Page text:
8 years ago

Grow your own shamrocks!

By: Susan Bachman West, executive director of perishable operations

March is a busy month: You have Daylight Savings Time, revelry surrounding St. Patrick’s Day, March Madness basketball, and the arrival of spring (even if Mother Nature puts up a fight and keeps winter around awhile longer).

Growing oxalis (shamrock lookalikes) is a fun way to embrace the season. Irish legend has it that St. Patrick used a shamrock to explain the Holy Trinity to his followers; the four-leaf clover has represented hope, faith, love and luck ever since.

Regardless of your heritage or religious affiliations, March is a great time to grow some greenery and good cheer indoors. There are hundreds of types of oxalis, and several of them make very nice, easy-to-care-for indoor blooming plants.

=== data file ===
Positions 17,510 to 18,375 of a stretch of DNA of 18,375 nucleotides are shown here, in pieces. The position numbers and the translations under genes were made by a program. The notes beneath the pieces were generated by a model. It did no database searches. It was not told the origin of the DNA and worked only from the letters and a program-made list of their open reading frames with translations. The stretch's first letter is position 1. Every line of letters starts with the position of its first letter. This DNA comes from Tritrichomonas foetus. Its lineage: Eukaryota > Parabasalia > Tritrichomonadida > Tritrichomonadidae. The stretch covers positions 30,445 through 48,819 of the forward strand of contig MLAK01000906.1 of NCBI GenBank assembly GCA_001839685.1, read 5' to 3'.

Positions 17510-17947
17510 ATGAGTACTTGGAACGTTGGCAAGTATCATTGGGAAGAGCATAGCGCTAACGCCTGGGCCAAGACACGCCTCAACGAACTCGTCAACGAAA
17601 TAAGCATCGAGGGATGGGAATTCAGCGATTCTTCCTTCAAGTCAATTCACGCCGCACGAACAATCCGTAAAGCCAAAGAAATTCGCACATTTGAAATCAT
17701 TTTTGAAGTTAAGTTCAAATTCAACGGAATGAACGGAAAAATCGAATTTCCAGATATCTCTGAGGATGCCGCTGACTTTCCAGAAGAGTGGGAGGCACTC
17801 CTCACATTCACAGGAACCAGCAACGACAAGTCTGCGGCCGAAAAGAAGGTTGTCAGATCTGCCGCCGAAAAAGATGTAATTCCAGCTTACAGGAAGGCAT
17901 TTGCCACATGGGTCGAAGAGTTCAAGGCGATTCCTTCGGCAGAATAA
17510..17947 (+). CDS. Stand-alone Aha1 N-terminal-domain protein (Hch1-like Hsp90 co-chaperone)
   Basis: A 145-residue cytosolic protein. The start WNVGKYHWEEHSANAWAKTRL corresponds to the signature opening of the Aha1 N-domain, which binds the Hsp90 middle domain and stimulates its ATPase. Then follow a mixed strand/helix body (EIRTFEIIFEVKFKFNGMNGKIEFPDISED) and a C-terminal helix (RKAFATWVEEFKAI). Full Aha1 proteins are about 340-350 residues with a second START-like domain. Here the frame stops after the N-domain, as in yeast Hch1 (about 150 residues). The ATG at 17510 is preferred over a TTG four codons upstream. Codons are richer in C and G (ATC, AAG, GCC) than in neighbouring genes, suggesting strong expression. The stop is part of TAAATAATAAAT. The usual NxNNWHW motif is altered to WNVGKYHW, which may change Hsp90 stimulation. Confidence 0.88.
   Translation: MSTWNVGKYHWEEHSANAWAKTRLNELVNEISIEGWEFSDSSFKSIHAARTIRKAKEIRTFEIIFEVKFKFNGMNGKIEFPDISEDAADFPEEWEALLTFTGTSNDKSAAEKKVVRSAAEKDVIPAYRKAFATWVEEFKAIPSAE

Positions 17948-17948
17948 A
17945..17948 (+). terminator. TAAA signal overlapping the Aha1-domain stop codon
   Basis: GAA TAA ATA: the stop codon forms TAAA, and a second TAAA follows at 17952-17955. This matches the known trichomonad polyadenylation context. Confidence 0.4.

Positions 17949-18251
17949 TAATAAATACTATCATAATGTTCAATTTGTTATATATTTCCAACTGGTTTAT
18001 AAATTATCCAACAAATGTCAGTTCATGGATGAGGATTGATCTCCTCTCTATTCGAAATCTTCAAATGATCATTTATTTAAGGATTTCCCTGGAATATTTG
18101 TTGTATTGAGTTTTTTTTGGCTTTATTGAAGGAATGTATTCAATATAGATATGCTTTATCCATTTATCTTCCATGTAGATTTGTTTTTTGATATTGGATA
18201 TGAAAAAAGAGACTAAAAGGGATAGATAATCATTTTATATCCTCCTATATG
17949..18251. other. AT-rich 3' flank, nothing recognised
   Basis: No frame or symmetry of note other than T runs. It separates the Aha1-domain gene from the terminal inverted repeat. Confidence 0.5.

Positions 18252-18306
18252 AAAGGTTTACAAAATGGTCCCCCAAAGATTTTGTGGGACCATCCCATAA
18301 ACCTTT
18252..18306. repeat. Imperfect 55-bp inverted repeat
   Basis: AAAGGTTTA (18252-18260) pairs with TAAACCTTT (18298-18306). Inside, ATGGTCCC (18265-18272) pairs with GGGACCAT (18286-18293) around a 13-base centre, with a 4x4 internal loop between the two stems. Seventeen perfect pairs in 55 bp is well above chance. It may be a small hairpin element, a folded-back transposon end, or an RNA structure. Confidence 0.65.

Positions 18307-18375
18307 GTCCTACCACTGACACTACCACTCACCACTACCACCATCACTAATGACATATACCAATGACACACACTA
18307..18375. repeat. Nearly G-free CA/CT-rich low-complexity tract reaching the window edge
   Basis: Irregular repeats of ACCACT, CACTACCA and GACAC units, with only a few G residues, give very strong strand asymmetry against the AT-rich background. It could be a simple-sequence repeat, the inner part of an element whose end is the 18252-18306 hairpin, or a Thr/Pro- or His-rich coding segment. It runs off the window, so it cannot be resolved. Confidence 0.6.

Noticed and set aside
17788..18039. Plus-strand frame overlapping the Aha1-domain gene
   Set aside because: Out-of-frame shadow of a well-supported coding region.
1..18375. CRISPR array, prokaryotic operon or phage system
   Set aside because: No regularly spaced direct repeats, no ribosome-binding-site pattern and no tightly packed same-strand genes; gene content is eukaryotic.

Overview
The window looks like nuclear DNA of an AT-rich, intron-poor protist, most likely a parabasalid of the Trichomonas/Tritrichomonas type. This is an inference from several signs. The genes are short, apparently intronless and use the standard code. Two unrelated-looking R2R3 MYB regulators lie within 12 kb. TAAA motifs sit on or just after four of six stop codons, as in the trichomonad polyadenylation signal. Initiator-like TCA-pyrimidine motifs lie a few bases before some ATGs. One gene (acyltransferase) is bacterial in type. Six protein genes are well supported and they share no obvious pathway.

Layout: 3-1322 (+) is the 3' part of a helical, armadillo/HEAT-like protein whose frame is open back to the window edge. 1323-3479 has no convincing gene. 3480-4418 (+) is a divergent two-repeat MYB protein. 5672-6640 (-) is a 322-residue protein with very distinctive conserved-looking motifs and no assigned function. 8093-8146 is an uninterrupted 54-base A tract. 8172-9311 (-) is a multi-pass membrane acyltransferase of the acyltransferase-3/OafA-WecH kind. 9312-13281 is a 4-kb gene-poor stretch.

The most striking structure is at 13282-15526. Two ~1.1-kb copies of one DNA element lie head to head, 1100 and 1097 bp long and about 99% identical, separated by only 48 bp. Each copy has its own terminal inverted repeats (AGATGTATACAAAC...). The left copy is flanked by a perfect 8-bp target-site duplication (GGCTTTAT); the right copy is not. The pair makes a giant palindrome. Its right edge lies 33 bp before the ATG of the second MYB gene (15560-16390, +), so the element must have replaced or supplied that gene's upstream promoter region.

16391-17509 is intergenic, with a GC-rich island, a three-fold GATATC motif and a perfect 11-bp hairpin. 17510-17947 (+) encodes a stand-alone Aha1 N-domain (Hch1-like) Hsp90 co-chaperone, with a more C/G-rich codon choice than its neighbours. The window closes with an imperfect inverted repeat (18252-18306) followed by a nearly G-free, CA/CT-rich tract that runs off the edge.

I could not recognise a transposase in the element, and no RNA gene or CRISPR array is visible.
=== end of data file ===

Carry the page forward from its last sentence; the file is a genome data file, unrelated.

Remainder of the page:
Let It Grow

To get the most out of an oxalis, let it grow and bloom until it starts to look tired (usually in summer). Then stop regular watering and fertilizer applications and store the plant for two to three months where it is cool and dark. After that, you can bring it back out and begin watering it again or repot it.

Here are a few more care guidelines:

  • Keep soil just barely damp, and let dry slightly between watering if you can.  
  • Provide lots of light—even full afternoon sun during the winter.
  • Arrange cooler temps while in bloom (50-65º at night; max 75º during the day).
  • Plant in well-drained peat-based potting soil.
  • Snip bloom stems after they’ve reached their prime.
  • Use fertilizer once a month during winter and spring.

Good luck with your oxalis, and Happy St. Patrick’s Day!

Find Oxalis plants from Bachman’s at Lunds & Byerlys.